2. Twenty minutes before the grain is done, heat the oil in a large skillet over medium-high heat. Add the tomatoes, cut-side down, and cook, shaking the pan occasionally, until browned and starting to soften 2-3 minutes; turn and cook for 1 minute more. Transfer to a plate.

3. Reduce heat to medium and add the chard, raisins/cranberries, garlic, 2 tablespoons water, ½ teaspoon salt, and ¼ teaspoon pepper to the skillet. Cook, tossing, until the chard wilts, 2 minutes.

4. Return the tomatoes to the skillet, add the chickpeas and lemon juice, and toss until heated through, 1 minutes. Serve over the rice/squash/quinoa.

Notes:
I don’t ever have golden raisins on hand, and regular raisins don’t look too appetizing in this dish, so the dried cranberries usually in my pantry work fine to add a little sweetness on top of the tomato flavor. I tried this with heirloom tomatoes once too, and I don’t recommend it. Their complex flavor was lost when they turned too mushy in the pan too fast. For this post, I only made a half portion, as I had other methods to try for the rest of that chard.

ChickpeasChardTomato_Collage

Today’s Recipe Rating:
Novelty Rating: 2 of 5 stars
Made it before, but I mostly only make it when my “roommate’s” out of town, so it’s still a little rare..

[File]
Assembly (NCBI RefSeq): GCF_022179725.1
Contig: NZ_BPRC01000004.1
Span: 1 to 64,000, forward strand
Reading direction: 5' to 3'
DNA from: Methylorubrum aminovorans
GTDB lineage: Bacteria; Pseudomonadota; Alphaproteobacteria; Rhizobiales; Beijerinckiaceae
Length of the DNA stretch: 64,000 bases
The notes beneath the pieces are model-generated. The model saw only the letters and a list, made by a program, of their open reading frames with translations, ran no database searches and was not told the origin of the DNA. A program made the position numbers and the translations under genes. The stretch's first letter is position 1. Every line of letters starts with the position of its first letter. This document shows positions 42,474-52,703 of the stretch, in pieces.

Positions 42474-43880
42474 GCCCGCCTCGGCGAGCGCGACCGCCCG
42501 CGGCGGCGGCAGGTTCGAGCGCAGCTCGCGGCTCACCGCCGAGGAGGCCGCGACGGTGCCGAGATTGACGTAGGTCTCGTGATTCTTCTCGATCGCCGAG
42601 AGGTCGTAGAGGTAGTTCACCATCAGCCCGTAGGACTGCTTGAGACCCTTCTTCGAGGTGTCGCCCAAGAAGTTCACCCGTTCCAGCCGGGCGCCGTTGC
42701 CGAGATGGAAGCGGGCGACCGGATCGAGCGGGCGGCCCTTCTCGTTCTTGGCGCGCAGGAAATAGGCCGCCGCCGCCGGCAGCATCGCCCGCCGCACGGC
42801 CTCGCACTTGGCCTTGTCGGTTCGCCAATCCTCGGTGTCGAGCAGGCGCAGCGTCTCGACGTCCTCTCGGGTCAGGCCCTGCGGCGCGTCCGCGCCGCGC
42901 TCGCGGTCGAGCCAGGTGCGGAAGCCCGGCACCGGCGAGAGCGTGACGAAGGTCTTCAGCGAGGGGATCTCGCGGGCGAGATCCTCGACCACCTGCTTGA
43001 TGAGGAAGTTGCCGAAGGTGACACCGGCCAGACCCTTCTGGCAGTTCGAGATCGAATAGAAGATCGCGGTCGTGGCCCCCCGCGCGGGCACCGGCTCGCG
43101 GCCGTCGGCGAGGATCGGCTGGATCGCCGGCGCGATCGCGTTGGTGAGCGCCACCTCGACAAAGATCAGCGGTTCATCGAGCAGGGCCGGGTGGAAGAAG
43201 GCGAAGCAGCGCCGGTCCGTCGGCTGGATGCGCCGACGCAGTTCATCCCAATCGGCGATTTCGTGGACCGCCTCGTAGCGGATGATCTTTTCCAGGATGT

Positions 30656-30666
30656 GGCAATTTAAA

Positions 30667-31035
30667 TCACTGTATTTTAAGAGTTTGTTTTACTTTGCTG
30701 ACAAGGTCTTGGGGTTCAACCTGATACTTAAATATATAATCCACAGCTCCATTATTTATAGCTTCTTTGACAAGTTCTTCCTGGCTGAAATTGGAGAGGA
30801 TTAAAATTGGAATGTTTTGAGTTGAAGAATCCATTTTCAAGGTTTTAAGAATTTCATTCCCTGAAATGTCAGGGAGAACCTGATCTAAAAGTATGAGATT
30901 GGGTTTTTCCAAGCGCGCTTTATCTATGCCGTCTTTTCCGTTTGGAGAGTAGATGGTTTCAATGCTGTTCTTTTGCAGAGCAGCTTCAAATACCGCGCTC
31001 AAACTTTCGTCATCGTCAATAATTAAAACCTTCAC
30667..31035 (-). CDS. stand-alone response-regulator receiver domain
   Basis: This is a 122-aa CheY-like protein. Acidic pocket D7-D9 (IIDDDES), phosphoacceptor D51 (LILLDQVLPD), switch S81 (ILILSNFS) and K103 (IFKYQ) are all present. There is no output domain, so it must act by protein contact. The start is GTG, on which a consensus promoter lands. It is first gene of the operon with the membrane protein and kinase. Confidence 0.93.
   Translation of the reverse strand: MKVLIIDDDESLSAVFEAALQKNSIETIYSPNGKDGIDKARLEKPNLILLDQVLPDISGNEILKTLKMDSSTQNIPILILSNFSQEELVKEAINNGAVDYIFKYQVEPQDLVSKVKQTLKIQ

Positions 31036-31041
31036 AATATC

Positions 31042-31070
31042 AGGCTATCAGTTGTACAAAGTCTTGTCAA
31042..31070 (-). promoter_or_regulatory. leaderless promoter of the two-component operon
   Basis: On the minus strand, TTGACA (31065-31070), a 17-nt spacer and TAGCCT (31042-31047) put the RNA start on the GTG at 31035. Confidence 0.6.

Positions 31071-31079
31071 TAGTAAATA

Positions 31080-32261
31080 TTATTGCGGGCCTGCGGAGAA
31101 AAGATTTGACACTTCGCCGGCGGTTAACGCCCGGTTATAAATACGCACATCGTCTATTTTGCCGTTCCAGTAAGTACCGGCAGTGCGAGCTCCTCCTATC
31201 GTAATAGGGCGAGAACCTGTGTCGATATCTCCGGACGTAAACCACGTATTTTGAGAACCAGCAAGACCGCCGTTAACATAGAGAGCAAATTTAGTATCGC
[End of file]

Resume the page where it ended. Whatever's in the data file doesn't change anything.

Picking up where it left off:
Likelihood of Repeat: 75%
It’s too fast to NOT do!

Sweet & Spicy Almonds

Cookies Part 3 of 4. This one whips up fast, and it’s even vegan!

sweet & spicy almonds: roast, melt the slurry, coat, add dry mix, cool. easy!
sweet & spicy almonds: roast, melt the slurry, coat, cool. easy!

(originally from All Recipes, HQ’d in Seattle! ..one adjustment here)
Makes: 2 1/2 cups almonds
Total processing time: less than 30 minutes

Ingredients
1/4 cup raw sugar
1 1/2 teaspoons kosher salt
1 teaspoon cayenne pepper
2 1/2 cups whole almonds
1 tablespoon water
1 tablespoon honey
1 teaspoon olive oil

Directions
1. Preheat an oven to 350 degrees F (175 degrees C). Spread the almonds onto a baking sheet, and toast until the nuts start to turn golden brown and become fragrant, about 10 minutes. Watch the nuts carefully as they bake: they burn quickly.
2. Stir together the sugar, salt, and cayenne pepper in a mixing bowl; set aside.